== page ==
It is a challenge for clinicians to treat extra canals in the maxillary molars. The difficulty in identifying and treating these additional root canals may cause treatment failures. The clinician has a responsibility to identify additional canals particularly in maxillary molars, and the utmost care should be taken in recognizing and treating these extra canals. By using modern diagnostic technologies such as, dental operating microscopes, magnification loupes, ultrasonic tips and CBCT, detection of additional canals has become much easier (Ala?am et al.; Kottoor et al., 2011).
The establishment of adequate access to the entire pulp chamber is the most important step in successfully locating the additional canals in the mesiobuccal root. In our study (7 %), although a similar technique was used, the incidence of three canals was higher than in other studies (1-2.2 %) which used the clearing technique (Vertucci; Al Shalabi et al., 2000; Ng et al., 2001; Alavi et al.; Sert & Bayirli, 2004). This result is higher than those in previous studies. The more frequent observation of three canals can be explained by modified access cavity preparation and deepening of the pulpal floor in addition to the large sample size and the high clarity of the samples.
The morphology studies showed that the mesiobuccal root of the maxillary first molar has a rather complex morphology. The prevalence of two canals in the mesiobuccal root of maxillary first molars in this study closely coincides with the findings ofNeaverth et al., Alavi et al., Park et al. (2009) and Kim et al. (2013).
Ng et al. found two additional configurations in a more in depth morphology study of maxillary molar teeth having three canals (3-2, 2-3). These canal configurations were also observed in our study. Alavi et al. also reported one configuration (1-3-1) which was not classifiable in Thai maxillary first molars. Sert & Bayirli reported (3-21) and (2-3-2-1-2) canal types which were not classifiable. A (3-2-1) canal configuration was the most commonly seen three canal configuration in our study.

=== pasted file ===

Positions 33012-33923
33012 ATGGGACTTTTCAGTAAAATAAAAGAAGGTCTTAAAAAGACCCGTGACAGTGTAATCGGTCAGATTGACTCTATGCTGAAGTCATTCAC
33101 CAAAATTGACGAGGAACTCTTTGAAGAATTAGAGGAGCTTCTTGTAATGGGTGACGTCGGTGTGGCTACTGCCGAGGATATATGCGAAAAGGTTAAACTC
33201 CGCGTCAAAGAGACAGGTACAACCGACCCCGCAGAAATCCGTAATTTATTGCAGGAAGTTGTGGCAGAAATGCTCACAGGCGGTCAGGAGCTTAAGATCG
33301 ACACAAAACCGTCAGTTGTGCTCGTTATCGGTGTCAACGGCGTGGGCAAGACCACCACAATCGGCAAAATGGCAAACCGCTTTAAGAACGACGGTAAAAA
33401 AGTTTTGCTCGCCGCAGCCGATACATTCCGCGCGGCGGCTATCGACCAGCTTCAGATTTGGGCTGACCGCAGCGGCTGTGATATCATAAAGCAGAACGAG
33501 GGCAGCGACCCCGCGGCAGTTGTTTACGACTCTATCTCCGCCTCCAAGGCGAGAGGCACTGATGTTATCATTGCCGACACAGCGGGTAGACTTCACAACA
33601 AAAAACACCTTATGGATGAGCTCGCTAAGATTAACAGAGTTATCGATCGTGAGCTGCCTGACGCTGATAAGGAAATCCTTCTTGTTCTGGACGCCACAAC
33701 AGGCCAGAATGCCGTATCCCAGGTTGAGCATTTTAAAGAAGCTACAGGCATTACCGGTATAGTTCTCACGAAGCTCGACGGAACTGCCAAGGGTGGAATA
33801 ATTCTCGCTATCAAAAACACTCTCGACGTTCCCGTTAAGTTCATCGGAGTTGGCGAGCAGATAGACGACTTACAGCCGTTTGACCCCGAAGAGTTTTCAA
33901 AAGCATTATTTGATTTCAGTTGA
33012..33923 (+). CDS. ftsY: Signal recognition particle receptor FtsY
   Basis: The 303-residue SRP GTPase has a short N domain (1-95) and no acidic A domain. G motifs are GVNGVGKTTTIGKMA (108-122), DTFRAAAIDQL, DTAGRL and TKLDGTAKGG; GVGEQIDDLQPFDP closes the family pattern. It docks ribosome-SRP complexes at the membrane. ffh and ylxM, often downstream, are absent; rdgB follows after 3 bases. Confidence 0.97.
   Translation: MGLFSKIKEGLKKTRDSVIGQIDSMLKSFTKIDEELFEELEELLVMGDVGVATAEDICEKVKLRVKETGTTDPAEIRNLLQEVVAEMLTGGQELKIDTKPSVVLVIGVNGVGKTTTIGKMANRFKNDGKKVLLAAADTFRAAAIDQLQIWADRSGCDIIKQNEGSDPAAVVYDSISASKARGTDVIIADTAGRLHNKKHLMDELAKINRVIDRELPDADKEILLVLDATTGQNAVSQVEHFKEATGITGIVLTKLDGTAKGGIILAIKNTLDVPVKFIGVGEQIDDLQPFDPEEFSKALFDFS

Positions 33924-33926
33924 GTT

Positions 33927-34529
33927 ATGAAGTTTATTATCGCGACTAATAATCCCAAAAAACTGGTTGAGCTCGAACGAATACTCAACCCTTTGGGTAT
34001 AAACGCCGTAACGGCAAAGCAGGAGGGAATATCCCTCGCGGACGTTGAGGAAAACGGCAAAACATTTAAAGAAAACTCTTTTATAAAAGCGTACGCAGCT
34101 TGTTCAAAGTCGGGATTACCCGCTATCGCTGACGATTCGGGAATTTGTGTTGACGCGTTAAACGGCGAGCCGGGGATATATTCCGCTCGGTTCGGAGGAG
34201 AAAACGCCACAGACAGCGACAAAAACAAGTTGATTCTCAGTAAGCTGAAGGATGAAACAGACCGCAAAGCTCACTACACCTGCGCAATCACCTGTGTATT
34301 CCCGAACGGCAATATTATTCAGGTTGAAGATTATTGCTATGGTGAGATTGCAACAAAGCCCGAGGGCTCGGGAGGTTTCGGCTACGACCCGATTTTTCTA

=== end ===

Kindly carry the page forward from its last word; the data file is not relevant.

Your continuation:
Kim et al. found three additional types in a microcomputed tomography study of the mesiobuccal root of the maxillary first molar (1-3) (2-3-2-3-2) (2-3-4-3-2). A (1-3) canal configuration was also reported in our study. In this study, 61.4 % mesiobuccal roots had two canals and 12 % had three or more canals. The incidence of three canals was higher than in our study. This is probably due to the different technique that was used to analyze the root canal configuration.
In the present study, in twenty five (6.28 %) of the mesiobuccal roots, 8 root canal types, which are not included in Vertucci's classification were seen. Three pCT studies (Gu et al., 2011; Verma & Love, 2011; Kim et al.) reported a high incidence of non-classifiable configurations which could not be categorized using Vertucci configurations, such as those in our study. Although mCT techniques allowed observations of the complexity of the root canal structures with greater accuracy, the technique is expensive, time consuming, and suitable only for laboratory use on a limited number of teeth.